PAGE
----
Please note! This essay has been submitted by a student.
Many seniors are reluctant to use the Internet for unfamiliar purposes for several reasons including declining age-related physical and cognitive abilities, fears and uncertainties of new technology, and lack of experience and confidence in their technological abilities. However, if a senior perceives a website or e commerce service as useful, the senior will attempt to overcome these barriers. This module is one method of increasing the seniors’ comfort, confidence, and skill levels with technology and the Internet to avail themselves of the benefits of using online hotel reservations systems to reserve a room.
McMurtrey, Downey, Zeltmann, and McGaughey (2011) reported that there is evidence to support that the digital divide between the old and young with respect to technology adoption is lessening, but still occurring. Usage of technology by seniors may be encumbered through their resistance to change, age-related declines in physical and cognitive abilities, their perceptions that digital technologies are not relevant to their daily lives, and their unfamiliarity or fear of computers. Nonetheless, the survey results of McMurtrey et al. (2011) implied “that somewhere between 60% and 70% of the 173 respondents owned a computer of some kind” and that 57% used a computer a few times a week or more with Internet usage being the primary motivator. However, with respect to their skill level of using the Internet for purposes other than email and social networking, 50% of the respondents replied that they have very little to moderate experience. Therefore, it can be deduced that approximately 50% of all seniors would meet the minimal prior knowledge criteria to participate in the module. Alén, Losada, and De Carlos (2017) indicated that there are major push and pull factors to motivate seniors to travel. The main push factors are visiting family and friends, seeking knowledge, relaxation, and escaping their daily routines through novelty and new experiences of different cultures and ways of life. The main pull factors for seniors choosing a destination are safety and security, cleanliness and hygiene, climate, and natural, cultural and historic attractions and activities.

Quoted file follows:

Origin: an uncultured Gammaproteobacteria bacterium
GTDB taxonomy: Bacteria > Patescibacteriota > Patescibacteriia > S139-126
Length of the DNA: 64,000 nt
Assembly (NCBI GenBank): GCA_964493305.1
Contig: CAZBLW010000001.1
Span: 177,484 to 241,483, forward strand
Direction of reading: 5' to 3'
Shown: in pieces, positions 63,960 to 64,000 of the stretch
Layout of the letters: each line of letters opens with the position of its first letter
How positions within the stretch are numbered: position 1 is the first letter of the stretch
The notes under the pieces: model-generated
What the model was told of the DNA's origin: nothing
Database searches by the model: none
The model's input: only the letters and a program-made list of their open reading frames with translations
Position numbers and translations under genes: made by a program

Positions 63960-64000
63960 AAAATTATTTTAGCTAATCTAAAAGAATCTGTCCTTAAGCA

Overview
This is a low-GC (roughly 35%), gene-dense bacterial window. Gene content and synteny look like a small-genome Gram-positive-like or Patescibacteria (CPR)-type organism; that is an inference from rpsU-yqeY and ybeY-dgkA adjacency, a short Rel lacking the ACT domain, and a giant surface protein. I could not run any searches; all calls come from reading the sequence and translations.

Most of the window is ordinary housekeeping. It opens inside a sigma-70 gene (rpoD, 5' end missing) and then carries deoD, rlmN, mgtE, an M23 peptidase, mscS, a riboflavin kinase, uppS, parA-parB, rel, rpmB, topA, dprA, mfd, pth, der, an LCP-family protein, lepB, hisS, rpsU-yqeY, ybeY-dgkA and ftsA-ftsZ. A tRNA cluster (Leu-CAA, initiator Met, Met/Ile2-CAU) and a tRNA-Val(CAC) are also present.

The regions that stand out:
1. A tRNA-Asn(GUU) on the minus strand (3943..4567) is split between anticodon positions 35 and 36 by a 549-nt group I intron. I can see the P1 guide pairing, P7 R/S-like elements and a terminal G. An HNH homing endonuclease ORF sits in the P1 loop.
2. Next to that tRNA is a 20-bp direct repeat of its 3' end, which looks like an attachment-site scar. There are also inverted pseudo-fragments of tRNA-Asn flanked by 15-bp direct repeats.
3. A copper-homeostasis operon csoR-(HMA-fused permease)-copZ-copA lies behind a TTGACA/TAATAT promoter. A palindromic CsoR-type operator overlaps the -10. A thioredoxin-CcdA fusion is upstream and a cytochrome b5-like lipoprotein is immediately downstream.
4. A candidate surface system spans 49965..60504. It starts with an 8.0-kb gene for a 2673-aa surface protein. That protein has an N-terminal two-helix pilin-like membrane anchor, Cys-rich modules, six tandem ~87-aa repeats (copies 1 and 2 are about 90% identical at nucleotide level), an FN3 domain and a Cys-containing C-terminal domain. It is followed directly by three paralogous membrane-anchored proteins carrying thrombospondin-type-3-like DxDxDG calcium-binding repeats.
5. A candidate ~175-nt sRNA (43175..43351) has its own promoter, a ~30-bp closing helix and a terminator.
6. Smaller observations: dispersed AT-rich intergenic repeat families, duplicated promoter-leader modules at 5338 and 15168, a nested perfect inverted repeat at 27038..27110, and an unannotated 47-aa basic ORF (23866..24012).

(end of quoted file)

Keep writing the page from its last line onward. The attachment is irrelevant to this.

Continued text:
Pesonen, Komppula, and Riihinen (2015) developed a typology of seniors who travel and use tourism information technology: (1) fumbling observer (beginning computer skills), (2) meticulous researcher (basic computer skills), and (3) adventurous experimenter (advanced computer skills). The first two types are primarily interested in packaged vacations and familiar destinations; however, the adventurous experimenters are independent travelers and seek new destinations. Lukaitis and Davey (2009) found that for seniors who were planning to travel, the seniors made quick first impressions of hotel websites and related travel websites such as for airline tickets and car rentals, and preferred those websites that were easy to navigate and understand. A senior’s willingness to use the Internet for e-commerce, including hotel reservations, is influenced by those preferences as well as the senior’s perception of the usefulness of e-commerce websites; the senior will attempt to overcome any usability issues if he or she determines a perceived usefulness.
The percentage of seniors is continually rising with respect to the total population of the U.S. and many other countries; given the seniors’ higher level of disposable income and free time, seniors have a greater disposition to travel than seniors of generations past. However, the survey results of McMurtrey et al. (2011) indicated that 41% of the senior respondents that used the Internet had a comfort level between very uncomfortable to a little comfortable. The potential benefits and outcomes of addressing the need are to increase the comfort, confidence, and skill levels of the target audience in using technology and the Internet for e-commerce in general, and specifically for reserving a hotel room online.